From the last few days of May, I think my garden looks at it’s best. There is so much colour, so many fragrant blooms, it is a real joy to be outside, and even the weeding seems less of a chore! The weather has been kind, and I have been outside more than I have been indoors. The lupins are great value in the garden; the flowers with their rich, spicy aroma, are in bloom for a long time, and once the long heads have finished, cut them off and smaller blooms appear for a second showing.
The last of my spring bulbs are in flower now. I planted alliums for the first time a couple of years ago, so this is their second late spring showing. I love the intricate web of tiny star-like lilac flowers that make up the globe shaped bloom.
It’s been a fine year for rhododendrons and azaleas. Most have past their best now, but this scarlet beauty stands at the bottom of the drive-way and is always one of the last to flower. It makes a stunning display. The later varieties are particularly sweet-smelling. The peachy-pink one below is heavily scented although sadly not quite so many blooms this year. The pure white azalea and the apple blossom-pink rhododendron, on the other hand, are almost overloaded with blooms.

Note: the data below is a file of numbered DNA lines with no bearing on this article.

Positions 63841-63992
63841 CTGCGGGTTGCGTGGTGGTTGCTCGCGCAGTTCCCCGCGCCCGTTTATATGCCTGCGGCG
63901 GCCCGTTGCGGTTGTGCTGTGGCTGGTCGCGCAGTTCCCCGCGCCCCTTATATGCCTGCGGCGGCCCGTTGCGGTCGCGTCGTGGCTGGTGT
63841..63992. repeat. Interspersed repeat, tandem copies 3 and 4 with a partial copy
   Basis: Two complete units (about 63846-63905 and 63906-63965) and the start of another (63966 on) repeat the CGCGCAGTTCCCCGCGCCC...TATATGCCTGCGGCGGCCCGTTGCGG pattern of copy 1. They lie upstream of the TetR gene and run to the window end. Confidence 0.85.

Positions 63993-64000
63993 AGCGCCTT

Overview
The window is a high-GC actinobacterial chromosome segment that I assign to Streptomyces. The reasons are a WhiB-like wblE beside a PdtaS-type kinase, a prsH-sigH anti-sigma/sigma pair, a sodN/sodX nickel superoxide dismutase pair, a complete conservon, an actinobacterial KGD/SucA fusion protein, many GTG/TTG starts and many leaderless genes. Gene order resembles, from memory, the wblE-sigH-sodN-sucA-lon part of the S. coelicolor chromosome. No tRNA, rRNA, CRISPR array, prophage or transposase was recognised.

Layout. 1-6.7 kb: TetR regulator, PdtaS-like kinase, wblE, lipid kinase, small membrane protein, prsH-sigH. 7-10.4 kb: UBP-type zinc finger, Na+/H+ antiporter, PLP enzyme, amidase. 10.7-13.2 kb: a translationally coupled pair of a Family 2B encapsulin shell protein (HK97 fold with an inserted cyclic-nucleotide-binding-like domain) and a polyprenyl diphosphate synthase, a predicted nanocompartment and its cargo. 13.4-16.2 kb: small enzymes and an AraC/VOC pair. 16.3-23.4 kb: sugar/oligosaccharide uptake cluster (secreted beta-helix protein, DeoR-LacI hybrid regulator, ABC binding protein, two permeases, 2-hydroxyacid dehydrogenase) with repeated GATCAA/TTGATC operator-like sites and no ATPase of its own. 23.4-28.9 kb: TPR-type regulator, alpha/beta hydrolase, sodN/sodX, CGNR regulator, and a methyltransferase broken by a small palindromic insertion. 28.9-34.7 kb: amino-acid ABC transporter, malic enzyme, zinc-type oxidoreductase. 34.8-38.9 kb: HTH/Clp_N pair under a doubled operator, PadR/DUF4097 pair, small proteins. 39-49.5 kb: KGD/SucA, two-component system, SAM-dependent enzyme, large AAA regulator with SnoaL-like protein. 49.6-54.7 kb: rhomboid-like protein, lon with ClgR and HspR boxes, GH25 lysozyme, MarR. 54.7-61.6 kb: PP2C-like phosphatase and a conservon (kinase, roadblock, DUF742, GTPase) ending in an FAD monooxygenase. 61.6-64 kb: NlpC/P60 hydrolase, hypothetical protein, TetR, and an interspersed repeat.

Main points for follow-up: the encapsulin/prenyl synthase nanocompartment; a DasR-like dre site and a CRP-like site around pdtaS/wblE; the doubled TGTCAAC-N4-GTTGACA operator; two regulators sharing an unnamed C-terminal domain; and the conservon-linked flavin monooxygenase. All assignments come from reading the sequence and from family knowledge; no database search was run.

One of the finest trees in the garden is the laburnum. On a bright day, the rich yellow glow from the petals is quite dazzling, and the heavy scent is intoxicating. The flowers look particularly glorious against a blue sky. Sadly it’s not in flower for more than a few days before the petals start falling like vibrant confetti, all over the garden.
I have been patiently waiting for this iris to come into flower. For the first time, I split the rhizome back in the Autumn and was delighted (and relieved) when the buds started to form about a month ago. This variety is a real beauty called Iris Pallida; the pale sky blue flowers have the aroma of slightly spicy bubble-gum. It’s planted in a dry, sunny corner by the front house wall, and flowers from the top down. I believe the rhizome of this particular iris is used as a botanical in some gin varieties.
My final image to share this month, is from a crop of plume thistles Atropupureum which are growing in the back garden. Not only popular with me, but the bees love them too 🙂